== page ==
Fuel management is one of the methods used to help protect communities from wildfire. Need to determine the costs of the various treatments. Used the approach of designing data sheets containing information on projects that have already taken place. Data sheets contain information on when project took place, the method used, costs/ha of the treatments and the objectives of the treatment.

 

  1. Smoke Detection (Dave Schroeder)

 

A summary of the work that occurred in 2005 was presented.

 

Work in 2006 will include:

 

Q) Will the 5 towers work together or be in separate locations. A) could have a camera anywhere with satellite communications.

Q) what is the range of the camera? A) will use the smoke generator to test next year.

 

  1. Infrared Scanning (Ray Ault)

 

The objective for 2005 was to develop an evaluation grid and evaluate a number of high-elevation scanning companies during the spring. Three companies were evaluated this season.

 

A second objective was to develop an assessment method to test hand-held scanners used for pile and hold-over fires. Evaluated on ease of use and range of use.

 

In 2006 a report on the high altitude methodology will be produced and the development of an evaluation method for helicopter scanning will be undertaken.

 

Q) did you look at an assessment through canopy cover? A) the initial tests took place in the open. Will eventually include terrain, canopy cover and fuel types.

 

  1. Fuel Mixtures for aerial torch operations (Rory Thompson)

 

Problem arose because Sure-Fire Gel and Jet-A did not mix properly. Tested a number of other fuels to find a suitable mix.

 

Have tested: aviation gas, regular gas and high-test. Found No-Go’s to be: diesel, kerosene, Jet A and ethanol gas.

 

Looking for right thickness, low flash point, easy mixer (don’t use winter Jet A). Report is completed and out for review at this time.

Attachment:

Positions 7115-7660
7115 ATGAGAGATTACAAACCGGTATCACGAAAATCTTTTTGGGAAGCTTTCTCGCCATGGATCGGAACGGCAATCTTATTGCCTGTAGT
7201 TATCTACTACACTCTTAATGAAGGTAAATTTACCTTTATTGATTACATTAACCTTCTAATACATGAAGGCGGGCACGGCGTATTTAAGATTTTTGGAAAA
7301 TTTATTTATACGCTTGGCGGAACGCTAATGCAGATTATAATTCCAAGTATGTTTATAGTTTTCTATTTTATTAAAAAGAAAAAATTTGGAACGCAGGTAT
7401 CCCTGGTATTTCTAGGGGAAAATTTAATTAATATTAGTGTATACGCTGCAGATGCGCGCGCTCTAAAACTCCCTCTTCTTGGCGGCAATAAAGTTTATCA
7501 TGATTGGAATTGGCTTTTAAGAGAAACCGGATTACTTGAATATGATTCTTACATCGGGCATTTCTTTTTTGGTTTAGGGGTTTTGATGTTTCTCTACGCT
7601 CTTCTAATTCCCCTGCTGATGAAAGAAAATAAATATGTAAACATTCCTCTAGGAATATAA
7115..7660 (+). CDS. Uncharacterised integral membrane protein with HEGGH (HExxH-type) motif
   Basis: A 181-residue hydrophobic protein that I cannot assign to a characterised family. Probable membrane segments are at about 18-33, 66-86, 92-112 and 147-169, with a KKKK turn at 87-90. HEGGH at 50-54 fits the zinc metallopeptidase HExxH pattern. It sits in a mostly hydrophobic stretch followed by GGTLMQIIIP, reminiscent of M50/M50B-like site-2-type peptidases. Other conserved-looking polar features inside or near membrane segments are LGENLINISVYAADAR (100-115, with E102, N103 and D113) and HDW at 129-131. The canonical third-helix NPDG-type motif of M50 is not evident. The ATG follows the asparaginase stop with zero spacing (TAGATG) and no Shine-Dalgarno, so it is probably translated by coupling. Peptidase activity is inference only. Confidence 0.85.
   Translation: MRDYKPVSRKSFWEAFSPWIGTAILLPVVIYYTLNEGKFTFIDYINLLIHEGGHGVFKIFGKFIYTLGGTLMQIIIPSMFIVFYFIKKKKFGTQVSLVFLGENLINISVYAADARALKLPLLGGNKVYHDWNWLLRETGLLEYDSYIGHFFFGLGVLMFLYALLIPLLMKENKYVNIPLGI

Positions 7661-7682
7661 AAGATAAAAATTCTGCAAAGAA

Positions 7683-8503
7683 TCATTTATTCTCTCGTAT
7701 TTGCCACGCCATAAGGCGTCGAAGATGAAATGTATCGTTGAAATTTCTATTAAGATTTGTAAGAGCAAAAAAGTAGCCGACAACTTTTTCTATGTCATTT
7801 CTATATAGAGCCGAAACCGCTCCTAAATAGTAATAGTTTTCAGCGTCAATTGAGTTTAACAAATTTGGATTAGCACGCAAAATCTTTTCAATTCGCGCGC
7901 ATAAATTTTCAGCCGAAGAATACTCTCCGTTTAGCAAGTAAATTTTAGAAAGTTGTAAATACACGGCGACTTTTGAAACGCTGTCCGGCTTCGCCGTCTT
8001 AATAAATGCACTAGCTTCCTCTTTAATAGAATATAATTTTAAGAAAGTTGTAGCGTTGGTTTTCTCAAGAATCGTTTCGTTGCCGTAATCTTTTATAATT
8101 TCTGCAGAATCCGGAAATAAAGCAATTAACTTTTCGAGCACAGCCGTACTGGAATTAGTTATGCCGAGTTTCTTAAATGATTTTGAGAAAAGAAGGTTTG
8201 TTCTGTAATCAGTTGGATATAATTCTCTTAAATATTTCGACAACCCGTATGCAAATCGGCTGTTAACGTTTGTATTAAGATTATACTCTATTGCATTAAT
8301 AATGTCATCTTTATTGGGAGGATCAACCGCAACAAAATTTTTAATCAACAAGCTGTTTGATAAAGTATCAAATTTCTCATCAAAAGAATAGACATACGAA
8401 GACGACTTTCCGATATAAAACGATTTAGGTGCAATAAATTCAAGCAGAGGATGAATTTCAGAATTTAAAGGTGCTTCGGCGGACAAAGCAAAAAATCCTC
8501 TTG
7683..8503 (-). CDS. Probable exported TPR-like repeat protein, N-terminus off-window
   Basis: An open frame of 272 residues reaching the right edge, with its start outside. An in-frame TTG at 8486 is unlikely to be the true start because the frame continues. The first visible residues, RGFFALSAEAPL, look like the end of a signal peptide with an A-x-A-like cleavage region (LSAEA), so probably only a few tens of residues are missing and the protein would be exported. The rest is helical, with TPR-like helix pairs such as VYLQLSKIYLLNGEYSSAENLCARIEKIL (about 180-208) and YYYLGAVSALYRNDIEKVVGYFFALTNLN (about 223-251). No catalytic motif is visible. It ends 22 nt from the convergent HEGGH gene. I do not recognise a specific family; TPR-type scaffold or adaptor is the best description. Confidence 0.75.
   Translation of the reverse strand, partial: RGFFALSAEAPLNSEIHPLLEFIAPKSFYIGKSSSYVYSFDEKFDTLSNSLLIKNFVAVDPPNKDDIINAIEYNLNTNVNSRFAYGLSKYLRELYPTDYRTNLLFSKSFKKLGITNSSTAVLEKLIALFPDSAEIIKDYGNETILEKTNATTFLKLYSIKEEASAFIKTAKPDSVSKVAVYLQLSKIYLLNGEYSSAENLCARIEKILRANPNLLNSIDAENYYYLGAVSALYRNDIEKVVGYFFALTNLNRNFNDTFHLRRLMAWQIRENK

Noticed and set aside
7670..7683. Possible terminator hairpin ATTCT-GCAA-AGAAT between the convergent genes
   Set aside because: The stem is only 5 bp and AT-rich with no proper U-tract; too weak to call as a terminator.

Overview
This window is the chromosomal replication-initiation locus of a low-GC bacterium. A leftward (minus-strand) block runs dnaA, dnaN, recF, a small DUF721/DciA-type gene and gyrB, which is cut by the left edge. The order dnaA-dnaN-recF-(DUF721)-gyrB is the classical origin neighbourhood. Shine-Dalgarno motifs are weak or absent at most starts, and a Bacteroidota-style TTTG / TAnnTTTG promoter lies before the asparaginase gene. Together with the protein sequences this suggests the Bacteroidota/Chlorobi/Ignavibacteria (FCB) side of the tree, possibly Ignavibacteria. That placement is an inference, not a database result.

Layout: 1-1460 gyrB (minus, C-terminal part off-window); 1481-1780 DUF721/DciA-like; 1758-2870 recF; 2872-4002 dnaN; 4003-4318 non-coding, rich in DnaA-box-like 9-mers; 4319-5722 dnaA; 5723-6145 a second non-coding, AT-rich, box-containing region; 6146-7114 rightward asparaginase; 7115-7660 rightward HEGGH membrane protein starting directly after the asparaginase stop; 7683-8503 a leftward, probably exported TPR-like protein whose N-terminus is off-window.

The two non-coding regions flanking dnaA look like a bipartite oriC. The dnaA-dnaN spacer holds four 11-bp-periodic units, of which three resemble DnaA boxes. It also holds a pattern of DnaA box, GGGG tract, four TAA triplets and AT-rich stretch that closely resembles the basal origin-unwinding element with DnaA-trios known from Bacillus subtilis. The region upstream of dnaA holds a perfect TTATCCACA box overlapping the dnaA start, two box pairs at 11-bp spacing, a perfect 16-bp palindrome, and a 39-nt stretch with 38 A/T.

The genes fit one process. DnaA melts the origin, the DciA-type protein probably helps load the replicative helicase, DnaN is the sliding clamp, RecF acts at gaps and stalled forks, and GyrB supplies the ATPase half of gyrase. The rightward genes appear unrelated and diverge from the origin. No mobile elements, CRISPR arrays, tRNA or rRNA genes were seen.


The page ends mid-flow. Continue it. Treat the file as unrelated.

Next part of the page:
Q) when is report out. A) external review taking place. When these are back and edits made it will be released.

Q) Just Petro-gel tested, not Sure-Fire. A) Sure-fire reacts differently.

 

Follow up with Sure-Fire.

 

  1. Terra Torch Evaluation (Wally McCulloch)

 

Fire-Trol supplied a Terra Torch for evaluation as a tool for underburning operations and other ignitions in the NWT. Used regular gas and Petrol Gel as the gelling agent.

 

Was tested for underburning but it was found to produce too much heat too quickly for this purpose in the fire weather conditions when tested. This resulted in a fire that was too intense.

 

Torch performed very well for igniting larger plots where crown fire was desired and for burning piles of debris.

 

Q) What was the set-up time? A) did not take long to set up once the best method was determined.

Q) for underburning – could the indices have been too high? Maybe good at lower values? A) with lower indices it may work

Q) can it be used in sub-zero temperatures? A) If mixed properly there should be no problems.

 

  1. Log Deck Protection (Dave Schroeder)

 

Project broken down into three sections: a log deck protection workshop and demonstration(s), chemical affect on pulping process and use of chemicals/sprinklers to protect decks. The last two were exploratory at this time.

 

The workshop at Slave Lake (Vanderwells) brought together a number of vendors and industry personnel and showed a number of products that may have potential uses – this included remote controlled equipment, water delivery, and discussion on future needs and developments.